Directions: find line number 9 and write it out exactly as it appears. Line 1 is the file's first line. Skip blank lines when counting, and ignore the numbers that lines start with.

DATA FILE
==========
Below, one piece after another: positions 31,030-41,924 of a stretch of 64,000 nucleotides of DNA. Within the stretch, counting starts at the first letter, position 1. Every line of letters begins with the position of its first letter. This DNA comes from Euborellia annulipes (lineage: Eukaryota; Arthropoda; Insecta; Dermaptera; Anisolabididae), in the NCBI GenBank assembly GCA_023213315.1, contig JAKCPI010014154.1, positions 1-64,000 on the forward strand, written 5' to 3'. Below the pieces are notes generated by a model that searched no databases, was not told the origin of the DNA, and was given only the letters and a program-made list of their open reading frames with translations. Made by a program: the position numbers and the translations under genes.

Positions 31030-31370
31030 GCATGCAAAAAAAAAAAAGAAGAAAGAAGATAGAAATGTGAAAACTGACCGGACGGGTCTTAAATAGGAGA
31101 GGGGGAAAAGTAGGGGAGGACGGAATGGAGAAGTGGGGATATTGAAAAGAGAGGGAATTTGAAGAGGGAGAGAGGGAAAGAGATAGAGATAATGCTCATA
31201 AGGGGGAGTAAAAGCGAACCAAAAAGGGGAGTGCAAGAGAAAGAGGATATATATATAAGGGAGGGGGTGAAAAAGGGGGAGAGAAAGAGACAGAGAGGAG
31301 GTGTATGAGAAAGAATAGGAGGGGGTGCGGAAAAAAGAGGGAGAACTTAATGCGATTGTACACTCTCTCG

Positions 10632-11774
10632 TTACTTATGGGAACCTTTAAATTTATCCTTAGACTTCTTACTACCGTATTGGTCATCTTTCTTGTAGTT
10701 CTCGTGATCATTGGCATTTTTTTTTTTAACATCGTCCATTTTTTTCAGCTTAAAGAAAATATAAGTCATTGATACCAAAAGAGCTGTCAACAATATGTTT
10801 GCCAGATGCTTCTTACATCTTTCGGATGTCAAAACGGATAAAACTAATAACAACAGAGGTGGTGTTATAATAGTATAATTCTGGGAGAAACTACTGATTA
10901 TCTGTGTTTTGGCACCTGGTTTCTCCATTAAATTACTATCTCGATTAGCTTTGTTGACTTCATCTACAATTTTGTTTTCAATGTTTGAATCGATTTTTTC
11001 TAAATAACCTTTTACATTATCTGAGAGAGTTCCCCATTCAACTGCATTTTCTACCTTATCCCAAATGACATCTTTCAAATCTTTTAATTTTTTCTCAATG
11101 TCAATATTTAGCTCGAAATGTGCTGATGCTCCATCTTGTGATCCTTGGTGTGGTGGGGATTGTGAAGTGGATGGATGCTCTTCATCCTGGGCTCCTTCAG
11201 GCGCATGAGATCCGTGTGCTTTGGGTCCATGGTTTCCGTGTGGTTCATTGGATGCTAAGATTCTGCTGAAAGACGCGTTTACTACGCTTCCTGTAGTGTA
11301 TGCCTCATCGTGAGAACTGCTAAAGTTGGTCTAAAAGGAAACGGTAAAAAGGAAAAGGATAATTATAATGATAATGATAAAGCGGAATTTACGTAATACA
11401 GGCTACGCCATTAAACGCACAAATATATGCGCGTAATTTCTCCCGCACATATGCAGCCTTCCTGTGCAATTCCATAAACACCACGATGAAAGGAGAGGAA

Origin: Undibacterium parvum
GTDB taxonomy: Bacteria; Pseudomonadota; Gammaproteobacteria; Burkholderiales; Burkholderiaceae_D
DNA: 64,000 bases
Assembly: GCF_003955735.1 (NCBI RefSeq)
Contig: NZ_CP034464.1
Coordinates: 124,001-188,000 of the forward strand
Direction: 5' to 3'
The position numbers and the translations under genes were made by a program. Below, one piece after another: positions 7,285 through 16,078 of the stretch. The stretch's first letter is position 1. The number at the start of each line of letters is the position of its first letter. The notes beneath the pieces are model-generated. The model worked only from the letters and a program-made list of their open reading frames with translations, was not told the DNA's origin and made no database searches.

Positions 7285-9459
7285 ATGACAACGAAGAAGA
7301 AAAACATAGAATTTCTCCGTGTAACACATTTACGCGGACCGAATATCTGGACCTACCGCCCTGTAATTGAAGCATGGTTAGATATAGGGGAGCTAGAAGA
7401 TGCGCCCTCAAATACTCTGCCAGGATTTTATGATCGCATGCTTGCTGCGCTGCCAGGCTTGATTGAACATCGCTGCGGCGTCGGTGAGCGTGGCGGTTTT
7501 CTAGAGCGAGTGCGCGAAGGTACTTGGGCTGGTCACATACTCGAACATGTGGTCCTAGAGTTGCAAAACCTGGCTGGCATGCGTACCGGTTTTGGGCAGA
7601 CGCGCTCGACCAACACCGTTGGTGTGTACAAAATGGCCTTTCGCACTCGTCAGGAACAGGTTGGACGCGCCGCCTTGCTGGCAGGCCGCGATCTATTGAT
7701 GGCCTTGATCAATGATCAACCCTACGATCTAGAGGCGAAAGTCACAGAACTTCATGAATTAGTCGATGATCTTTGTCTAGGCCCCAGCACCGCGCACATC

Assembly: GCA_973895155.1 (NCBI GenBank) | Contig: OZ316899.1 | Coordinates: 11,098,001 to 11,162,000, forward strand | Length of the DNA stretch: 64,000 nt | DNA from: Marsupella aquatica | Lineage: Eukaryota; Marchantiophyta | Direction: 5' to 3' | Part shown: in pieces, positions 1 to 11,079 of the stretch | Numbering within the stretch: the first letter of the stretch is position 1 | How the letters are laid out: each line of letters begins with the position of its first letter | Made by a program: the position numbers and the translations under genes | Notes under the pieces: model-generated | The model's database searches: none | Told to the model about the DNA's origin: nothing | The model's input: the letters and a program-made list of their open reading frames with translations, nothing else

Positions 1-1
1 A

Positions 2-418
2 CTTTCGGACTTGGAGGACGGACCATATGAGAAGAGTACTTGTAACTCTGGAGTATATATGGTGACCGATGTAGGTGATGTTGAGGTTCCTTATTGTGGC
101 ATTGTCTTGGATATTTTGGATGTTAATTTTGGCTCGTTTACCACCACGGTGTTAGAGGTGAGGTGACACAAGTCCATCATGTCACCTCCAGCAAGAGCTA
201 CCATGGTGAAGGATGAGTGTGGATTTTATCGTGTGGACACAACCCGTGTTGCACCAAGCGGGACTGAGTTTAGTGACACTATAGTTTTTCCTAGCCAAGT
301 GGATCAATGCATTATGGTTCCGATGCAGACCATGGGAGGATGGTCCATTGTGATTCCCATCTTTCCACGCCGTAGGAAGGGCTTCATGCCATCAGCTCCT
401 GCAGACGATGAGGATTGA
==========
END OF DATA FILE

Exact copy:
10701 CTCGTGATCATTGGCATTTTTTTTTTTAACATCGTCCATTTTTTTCAGCTTAAAGAAAATATAAGTCATTGATACCAAAAGAGCTGTCAACAATATGTTT